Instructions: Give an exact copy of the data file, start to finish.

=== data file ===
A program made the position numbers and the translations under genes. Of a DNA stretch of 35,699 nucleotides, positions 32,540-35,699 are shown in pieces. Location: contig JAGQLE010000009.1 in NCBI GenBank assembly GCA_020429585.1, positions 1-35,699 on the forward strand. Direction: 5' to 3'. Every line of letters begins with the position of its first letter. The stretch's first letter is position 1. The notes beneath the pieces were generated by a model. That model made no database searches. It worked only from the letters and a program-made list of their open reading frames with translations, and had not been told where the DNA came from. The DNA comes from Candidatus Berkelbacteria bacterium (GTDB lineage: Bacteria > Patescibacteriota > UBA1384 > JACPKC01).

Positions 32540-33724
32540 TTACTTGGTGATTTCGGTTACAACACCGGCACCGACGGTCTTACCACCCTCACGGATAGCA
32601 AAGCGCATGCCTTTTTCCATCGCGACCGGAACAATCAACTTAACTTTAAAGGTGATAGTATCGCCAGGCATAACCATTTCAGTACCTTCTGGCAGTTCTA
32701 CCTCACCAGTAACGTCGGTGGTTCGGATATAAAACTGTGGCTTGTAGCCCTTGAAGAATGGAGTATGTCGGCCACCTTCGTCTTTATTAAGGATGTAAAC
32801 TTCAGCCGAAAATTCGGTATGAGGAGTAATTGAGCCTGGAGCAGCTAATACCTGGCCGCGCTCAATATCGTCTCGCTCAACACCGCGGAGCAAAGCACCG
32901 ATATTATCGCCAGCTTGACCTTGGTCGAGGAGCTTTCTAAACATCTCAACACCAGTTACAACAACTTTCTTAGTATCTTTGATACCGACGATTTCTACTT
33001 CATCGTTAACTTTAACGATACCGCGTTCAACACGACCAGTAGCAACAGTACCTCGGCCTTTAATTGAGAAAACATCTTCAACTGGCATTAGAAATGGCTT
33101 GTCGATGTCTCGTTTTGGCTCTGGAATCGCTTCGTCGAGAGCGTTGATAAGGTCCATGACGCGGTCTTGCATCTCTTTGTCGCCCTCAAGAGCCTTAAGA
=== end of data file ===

A program made the position numbers and the translations under genes. Of a DNA stretch of 35,699 nucleotides, positions 32,540-35,699 are shown in pieces. Location: contig JAGQLE010000009.1 in NCBI GenBank assembly GCA_020429585.1, positions 1-35,699 on the forward strand. Direction: 5' to 3'. Every line of letters begins with the position of its first letter. The stretch's first letter is position 1. The notes beneath the pieces were generated by a model. That model made no database searches. It worked only from the letters and a program-made list of their open reading frames with translations, and had not been told where the DNA came from. The DNA comes from Candidatus Berkelbacteria bacterium (GTDB lineage: Bacteria > Patescibacteriota > UBA1384 > JACPKC01).

Positions 32540-33724
32540 TTACTTGGTGATTTCGGTTACAACACCGGCACCGACGGTCTTACCACCCTCACGGATAGCA
32601 AAGCGCATGCCTTTTTCCATCGCGACCGGAACAATCAACTTAACTTTAAAGGTGATAGTATCGCCAGGCATAACCATTTCAGTACCTTCTGGCAGTTCTA
32701 CCTCACCAGTAACGTCGGTGGTTCGGATATAAAACTGTGGCTTGTAGCCCTTGAAGAATGGAGTATGTCGGCCACCTTCGTCTTTATTAAGGATGTAAAC
32801 TTCAGCCGAAAATTCGGTATGAGGAGTAATTGAGCCTGGAGCAGCTAATACCTGGCCGCGCTCAATATCGTCTCGCTCAACACCGCGGAGCAAAGCACCG
32901 ATATTATCGCCAGCTTGACCTTGGTCGAGGAGCTTTCTAAACATCTCAACACCAGTTACAACAACTTTCTTAGTATCTTTGATACCGACGATTTCTACTT
33001 CATCGTTAACTTTAACGATACCGCGTTCAACACGACCAGTAGCAACAGTACCTCGGCCTTTAATTGAGAAAACATCTTCAACTGGCATTAGAAATGGCTT
33101 GTCGATGTCTCGTTTTGGCTCTGGAATCGCTTCGTCGAGAGCGTTGATAAGGTCCATGACGCGGTCTTGCATCTCTTTGTCGCCCTCAAGAGCCTTAAGA